Related Posts: No Luck of the IrishNo Luck of the Irish 2Irish Constabulary Resources

Also click label Ireland



Sunday, 23 July 2017

Canada 150 - Illustrated Atlas of Prince Edward Island






During our country's 150th anniversary celebration of confederation I will write posts titled Canada 150 with a link to a publication or website I find that may help you tell the story of your Canadian ancestors.
Click on the Canada 150 label on the right or at the bottom to see all the posts.

Today I have for you...


Illustrated Historical Atlas of ...Prince Edward Island


1880


This is more than an atlas, filled with cadastres, portraits, and drawings of residences.




There are a few places online to view this Atlas.  At Island Imagined where there is a list of what is on each page, Internet Archive (not very good quality of some images), and David Rumsey Map Collection.

At Rumsay maps, to get back to main page after viewing a page full screen, top right click back to media, then click Related (105). It shows 50 page thumbnails on a page.



Relevant Links




  


Related post:  History of PEI and Censuses




Friday, 21 July 2017

High Fives - July 21, 2017




~by Nancy Loe at Sassy Jane Genealogy
Also some postcards from Canada and other countries.


~by Jen Thorpe at Family Tree
There but for the grace of God goes my husband who did two tours as a marine in Vietnam. Still so many soldiers unaccounted for!!



~by the UK Heritage Lottery Fund
Maybe more organizations should get their local youth involved.
Related to this, last February the Minister for Arts and Heritage of Ireland launched an online toolkit for schools to encourage students to learn about their family history. It is also great for genealogists learning to research in Ireland.




Wednesday, 19 July 2017

Canada 150 - Séminaire de Québec





During our country's 150th anniversary celebration of confederation I will write posts titled Canada 150 with a link to a publication or website I find that may help you tell the story of your Canadian ancestors.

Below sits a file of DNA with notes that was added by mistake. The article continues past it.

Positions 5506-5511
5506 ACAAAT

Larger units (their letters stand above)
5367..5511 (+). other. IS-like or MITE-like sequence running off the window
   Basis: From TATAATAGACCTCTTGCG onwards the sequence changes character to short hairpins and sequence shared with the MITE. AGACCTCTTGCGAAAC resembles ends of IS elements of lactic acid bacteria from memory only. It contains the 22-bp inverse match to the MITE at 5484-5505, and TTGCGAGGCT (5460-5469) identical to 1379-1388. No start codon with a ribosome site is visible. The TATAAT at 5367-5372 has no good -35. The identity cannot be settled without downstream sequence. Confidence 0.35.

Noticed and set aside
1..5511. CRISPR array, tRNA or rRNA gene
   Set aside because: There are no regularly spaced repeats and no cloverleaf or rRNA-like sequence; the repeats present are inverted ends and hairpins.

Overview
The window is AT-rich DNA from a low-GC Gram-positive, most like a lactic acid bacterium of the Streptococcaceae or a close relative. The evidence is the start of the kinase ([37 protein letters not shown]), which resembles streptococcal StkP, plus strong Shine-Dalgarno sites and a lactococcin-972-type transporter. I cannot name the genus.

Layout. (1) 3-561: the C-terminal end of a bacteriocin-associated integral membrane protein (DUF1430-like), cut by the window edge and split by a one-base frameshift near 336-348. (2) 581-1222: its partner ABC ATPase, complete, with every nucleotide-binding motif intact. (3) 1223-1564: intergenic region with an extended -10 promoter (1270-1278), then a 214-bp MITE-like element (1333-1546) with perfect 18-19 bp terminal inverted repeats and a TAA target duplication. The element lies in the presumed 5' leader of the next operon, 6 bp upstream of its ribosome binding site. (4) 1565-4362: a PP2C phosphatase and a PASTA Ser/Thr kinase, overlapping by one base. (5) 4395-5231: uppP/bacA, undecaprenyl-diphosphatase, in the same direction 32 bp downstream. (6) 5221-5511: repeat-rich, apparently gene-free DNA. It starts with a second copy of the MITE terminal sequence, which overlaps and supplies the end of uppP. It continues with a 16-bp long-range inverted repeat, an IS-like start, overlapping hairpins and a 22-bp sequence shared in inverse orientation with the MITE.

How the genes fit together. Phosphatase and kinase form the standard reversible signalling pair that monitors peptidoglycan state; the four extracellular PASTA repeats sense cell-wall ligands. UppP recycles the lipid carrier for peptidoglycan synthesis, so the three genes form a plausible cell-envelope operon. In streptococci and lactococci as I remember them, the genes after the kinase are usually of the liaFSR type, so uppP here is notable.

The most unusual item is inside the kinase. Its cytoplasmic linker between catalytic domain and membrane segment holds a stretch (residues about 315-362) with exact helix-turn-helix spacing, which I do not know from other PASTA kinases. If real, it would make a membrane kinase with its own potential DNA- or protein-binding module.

Click on the Canada 150 label on the right or at the bottom to see all the posts.

Today I have for you...


Séminaire de Québec




The Grand Séminaire de Québec was founded in 1663 to prepare young men for ordination and ministry in parishes and missions as far away as Louisiana.



The Petit Séminaire de Québec was founded in 1668 and serves as a secondary school, preparing students to enter the grand seminaire.




Relevant Links

Catalogue des officiers et les élèves du Séminaire de Québec









Monday, 17 July 2017

Life in Fife


My Lamont (Lawmonth, Lamount) ancestors lived in Largo, Fife, Scotland. John Lawmonth wrote in his diaries of the goings on in Fife and mentions many of our ancestors of the time. The original diary went from 1641 but the first and last bits seem to be long missing, now chronicling from 1649 to 1671. Various references hint that the original went longer than 1671, perhaps to his death around 1675. It was first published as The Chronicles of Fife in 1810, and a later edition in 1830, titled The Diary of John Lamont of Newton (though later proved it was the uncle John Lamont, not his nephew in Newton). He apparently left blank space after each entry so he could add facts later. Many other works of history of Fife refer to facts in the Chronicles.

Not only will you read about life in Fife but you will find entries like this one...